October 28, 2010

EU leaders to affirm nuanced stance on Kyoto extension

ANDREW WILLIS
Today @ 08:22 CET

EUOBSERVER / BRUSSELS - EU leaders meeting in Brussels on Thursday (28 October) and Friday are to rubberstamp the bloc's negotiating position for the international climate talks in Cancun, Mexico, later this year.

Hopes for a global deal on greenhouse gas emissions remain slim after last December's acrimonious UN talks in Copenhagen.

Economic governance issues are set to dominate the summit (Photo: EU Commission)

But EU environment ministers earlier this month already signalled Europe's willingness to commit to a second Kyoto Protocol commitment period, provided certain conditions are met.

Developing countries, while pointing out serious flaws, see the protocol's emission-cutting commitments for most rich nations (so-called Annex I states) as being better than no agreement at all. The US never signed Kyoto. China, despite its rapidly-developing coal-fired economy, is also not obliged to make cuts.


According to draft conclusions seen by this website, EU leaders will on Thursday and Friday say that: "The European Council ... confirms the willingness to consider a second commitment period under the Kyoto Protocol provided the conditions ... are met."

The protocol is set to stay in life post 2012 but failure to agree new targets would render it meaningless.
Among the list of EU pre-conditions, environment ministers indicated a second commitment period for rich nations should be complemented by a separate deal, outlining obligations for non-Annex-I countries.
Debate in Cancun later this year (29 Nov - 10 Dec) is likely to focus on whether the EU will push for such a deal to be agreed before it signs a second Kyoto commitment period or whether a non-binding pledge by non-Annex-I countries will suffice.

"The EU should not wait for the US," Greenpeace climate activist Joris den Blanken told EUobserver. "It should commit to a second commitment period, together with additional actions for countries such as China and India."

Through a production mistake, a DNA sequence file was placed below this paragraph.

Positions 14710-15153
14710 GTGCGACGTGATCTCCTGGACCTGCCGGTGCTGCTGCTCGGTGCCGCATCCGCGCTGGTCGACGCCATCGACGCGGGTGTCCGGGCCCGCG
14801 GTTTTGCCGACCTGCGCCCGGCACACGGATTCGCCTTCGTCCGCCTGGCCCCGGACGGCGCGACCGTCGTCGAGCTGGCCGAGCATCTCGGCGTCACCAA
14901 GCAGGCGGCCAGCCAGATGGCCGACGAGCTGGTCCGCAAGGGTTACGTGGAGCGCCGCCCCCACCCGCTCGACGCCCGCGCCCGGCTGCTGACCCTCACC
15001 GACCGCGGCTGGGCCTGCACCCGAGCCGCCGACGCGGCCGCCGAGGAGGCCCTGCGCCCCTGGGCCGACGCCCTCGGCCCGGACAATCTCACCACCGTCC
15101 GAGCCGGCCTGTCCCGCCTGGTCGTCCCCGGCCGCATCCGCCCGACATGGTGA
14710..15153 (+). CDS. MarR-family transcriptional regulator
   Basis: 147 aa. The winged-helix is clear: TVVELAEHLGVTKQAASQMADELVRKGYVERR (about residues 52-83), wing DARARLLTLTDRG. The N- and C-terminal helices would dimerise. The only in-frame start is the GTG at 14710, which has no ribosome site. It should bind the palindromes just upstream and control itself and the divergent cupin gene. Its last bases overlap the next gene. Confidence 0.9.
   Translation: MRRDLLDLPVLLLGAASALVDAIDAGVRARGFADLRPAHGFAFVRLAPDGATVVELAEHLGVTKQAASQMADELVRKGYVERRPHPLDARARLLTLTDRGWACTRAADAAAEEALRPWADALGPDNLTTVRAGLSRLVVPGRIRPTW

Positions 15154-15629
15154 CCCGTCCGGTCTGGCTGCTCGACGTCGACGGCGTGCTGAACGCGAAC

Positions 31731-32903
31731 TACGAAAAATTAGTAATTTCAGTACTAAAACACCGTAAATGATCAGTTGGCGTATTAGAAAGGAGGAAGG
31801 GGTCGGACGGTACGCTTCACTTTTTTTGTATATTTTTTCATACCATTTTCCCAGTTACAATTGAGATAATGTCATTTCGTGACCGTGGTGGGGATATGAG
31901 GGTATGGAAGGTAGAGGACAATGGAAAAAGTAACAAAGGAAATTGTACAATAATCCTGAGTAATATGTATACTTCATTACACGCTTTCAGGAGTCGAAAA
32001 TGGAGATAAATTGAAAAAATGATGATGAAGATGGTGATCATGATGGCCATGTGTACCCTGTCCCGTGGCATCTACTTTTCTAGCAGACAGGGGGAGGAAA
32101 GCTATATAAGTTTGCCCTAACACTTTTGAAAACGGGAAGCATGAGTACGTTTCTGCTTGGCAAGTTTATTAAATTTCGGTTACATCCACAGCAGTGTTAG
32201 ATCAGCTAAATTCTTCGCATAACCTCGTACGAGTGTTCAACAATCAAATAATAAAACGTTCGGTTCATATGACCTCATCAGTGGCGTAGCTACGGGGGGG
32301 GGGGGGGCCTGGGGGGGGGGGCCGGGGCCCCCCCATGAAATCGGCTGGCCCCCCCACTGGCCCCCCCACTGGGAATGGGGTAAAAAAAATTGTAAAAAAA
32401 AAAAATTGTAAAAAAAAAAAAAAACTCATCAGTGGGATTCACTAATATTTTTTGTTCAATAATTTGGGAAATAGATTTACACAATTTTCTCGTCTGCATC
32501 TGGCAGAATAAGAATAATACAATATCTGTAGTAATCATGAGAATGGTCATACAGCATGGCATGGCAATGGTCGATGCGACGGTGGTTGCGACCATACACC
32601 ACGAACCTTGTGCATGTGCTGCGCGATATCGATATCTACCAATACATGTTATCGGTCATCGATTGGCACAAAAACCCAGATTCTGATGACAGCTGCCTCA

EU leaders in their draft conclusions also address the issue of fast-track funding for developing states to fight climate change. The bloc has pre-agreed to give €2.4 billion a year between 2010-2012, but European finance ministers are still working out the details of individual member state contributions.

"Developing states are waiting to hear where the money will come from exactly, whether it is new or not, and how it will be transferred," said Mr den Blanken.

Brussels-based officials foresee little debate on the climate issue at this week's summit, with questions of economic governance and potential treaty changes likely to dominate proceedings instead.

"I think it will be a simple political endorsement of the rather difficult-to-agree environment council conclusions [from] earlier this month," a senior diplomat from a large member state said on Wednesday.

The EU's unilateral position on carbon emissions is also unlikely to change. The bloc has agreed to cut emissions by 20 percent on 1990 levels over the next decade, moving to 30 percent only if other developed countries also increase their ambition.

"You can't rule out some member state wanting to open the summit conclusions to include stronger language on committing to a second Kyoto period or a move to 30 percent," said the senior diplomat, while indicating that the prospect is distinctly unlikely.

http://euobserver.com/9/31139